“Scottish luxury womenswear designer, Henrietta Ludgate, has gained an impressive number of awards and built a formidable reputation with high end retailers in a short space of time. Henrietta is a respected rising star internationally.” (full biography here).
We love her stile, her way of thinking. She’s really a model to follow, because she combines aestetics, ethic and business. That’s why C.L.A.S.S. met her with some questions.
When did you start?
I graduated from Central St Martins and worked as a costume designer before founding my own label in 2009. My label has continued to grow; I now have stockists as far afield as Kuwait and Japan, last year I opened my first store in Bayswater.
Collection: themes, fabrics,..
Structural, strong shapes with minimalist lines in luxurious British fabrics… The designs are sophisticated with an edge. A combination of sharp lines and drapes which follow the contours of the body. This meshes with Schiapararelli’s view of clothing as a type of architecture; she believed that clothing should be closely connected to the frame of the body, just as a building’s form is drawn from its structural skeleton .I draw inspiration from Elsa Schiaparelli and her vision of fashion as architecture.
Where is distributed?
The collection is distributed thanks to the website, the showroom in Bayswater, London and in 15 luxury speciality and department boutiques (Luisa Via Roma, Penelope, Sugar and Yoox.com, ..)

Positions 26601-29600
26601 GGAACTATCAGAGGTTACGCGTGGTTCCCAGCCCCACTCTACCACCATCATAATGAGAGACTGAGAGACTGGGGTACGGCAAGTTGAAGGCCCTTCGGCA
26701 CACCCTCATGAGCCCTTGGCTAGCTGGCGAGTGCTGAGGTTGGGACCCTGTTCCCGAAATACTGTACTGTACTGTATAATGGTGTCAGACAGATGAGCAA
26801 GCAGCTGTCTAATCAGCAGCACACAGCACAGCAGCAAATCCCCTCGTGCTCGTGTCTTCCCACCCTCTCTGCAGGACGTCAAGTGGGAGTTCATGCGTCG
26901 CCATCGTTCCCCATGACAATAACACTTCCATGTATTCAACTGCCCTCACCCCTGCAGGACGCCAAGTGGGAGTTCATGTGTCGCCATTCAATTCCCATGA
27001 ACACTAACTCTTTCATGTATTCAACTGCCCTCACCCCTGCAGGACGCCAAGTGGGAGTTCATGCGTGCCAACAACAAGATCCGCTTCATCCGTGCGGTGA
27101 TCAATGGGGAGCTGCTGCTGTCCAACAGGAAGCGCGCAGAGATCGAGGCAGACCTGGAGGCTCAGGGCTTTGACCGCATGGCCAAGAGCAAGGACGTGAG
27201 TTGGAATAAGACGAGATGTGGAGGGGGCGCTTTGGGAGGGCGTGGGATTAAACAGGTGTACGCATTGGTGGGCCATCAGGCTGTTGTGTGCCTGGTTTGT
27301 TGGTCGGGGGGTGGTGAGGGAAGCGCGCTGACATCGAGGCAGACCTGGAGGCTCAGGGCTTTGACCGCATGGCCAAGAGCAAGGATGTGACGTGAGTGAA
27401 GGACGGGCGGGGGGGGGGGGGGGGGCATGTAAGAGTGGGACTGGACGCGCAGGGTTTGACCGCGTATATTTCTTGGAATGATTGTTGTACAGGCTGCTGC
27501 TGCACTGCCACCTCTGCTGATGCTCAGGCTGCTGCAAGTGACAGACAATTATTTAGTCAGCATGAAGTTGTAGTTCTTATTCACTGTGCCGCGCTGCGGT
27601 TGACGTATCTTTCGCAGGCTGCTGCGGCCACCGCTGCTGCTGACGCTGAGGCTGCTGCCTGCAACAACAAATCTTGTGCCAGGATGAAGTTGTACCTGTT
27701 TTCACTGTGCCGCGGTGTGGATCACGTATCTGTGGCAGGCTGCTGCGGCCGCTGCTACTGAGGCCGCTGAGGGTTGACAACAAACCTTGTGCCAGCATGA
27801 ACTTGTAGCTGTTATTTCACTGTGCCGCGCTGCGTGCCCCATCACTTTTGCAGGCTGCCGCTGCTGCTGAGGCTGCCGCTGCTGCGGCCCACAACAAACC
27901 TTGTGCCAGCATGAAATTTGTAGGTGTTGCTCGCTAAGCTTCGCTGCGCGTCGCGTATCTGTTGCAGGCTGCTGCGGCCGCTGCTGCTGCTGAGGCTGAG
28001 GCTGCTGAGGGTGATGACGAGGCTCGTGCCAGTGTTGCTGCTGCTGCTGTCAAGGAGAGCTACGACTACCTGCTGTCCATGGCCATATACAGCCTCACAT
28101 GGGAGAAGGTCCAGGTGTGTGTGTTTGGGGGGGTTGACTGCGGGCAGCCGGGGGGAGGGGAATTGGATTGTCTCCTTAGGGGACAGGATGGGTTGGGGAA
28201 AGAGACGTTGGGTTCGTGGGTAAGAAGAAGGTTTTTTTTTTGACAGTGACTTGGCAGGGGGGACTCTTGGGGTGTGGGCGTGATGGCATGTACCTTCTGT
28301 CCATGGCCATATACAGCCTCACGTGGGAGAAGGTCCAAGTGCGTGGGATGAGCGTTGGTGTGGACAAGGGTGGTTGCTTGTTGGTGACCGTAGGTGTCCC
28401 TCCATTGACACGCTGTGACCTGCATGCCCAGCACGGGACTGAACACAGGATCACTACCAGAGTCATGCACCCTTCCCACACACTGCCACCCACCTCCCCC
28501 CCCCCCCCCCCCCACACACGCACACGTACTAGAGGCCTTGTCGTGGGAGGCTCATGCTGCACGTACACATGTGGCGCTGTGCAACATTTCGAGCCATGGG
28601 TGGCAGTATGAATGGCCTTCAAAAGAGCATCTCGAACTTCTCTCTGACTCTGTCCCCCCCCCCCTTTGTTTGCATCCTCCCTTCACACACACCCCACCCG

What is your relationship with the responsible innovation?
I think two overriding reasons spring to mind. Central to this decision was the desire to support the local economy and businesses that had aided me in the design setup. I would have felt unfair if having found some initial success, I suddenly moved my operations overseas. Secondly I felt that having drawn my inspiration from my surroundings the best way of translating these ideas into reality was to use materials found in that landscape. So whilst the traditional Scottish folklore tales provided with me the ideas behind the clothes I needed to continue that theme by manufacturing them from materials produced in and infused by the area. To have done anything else would have compromised both the design and the ethos of the whole collection.
shop at www.houseofhenrie.bigcartel.com
Interview by Laura Molteni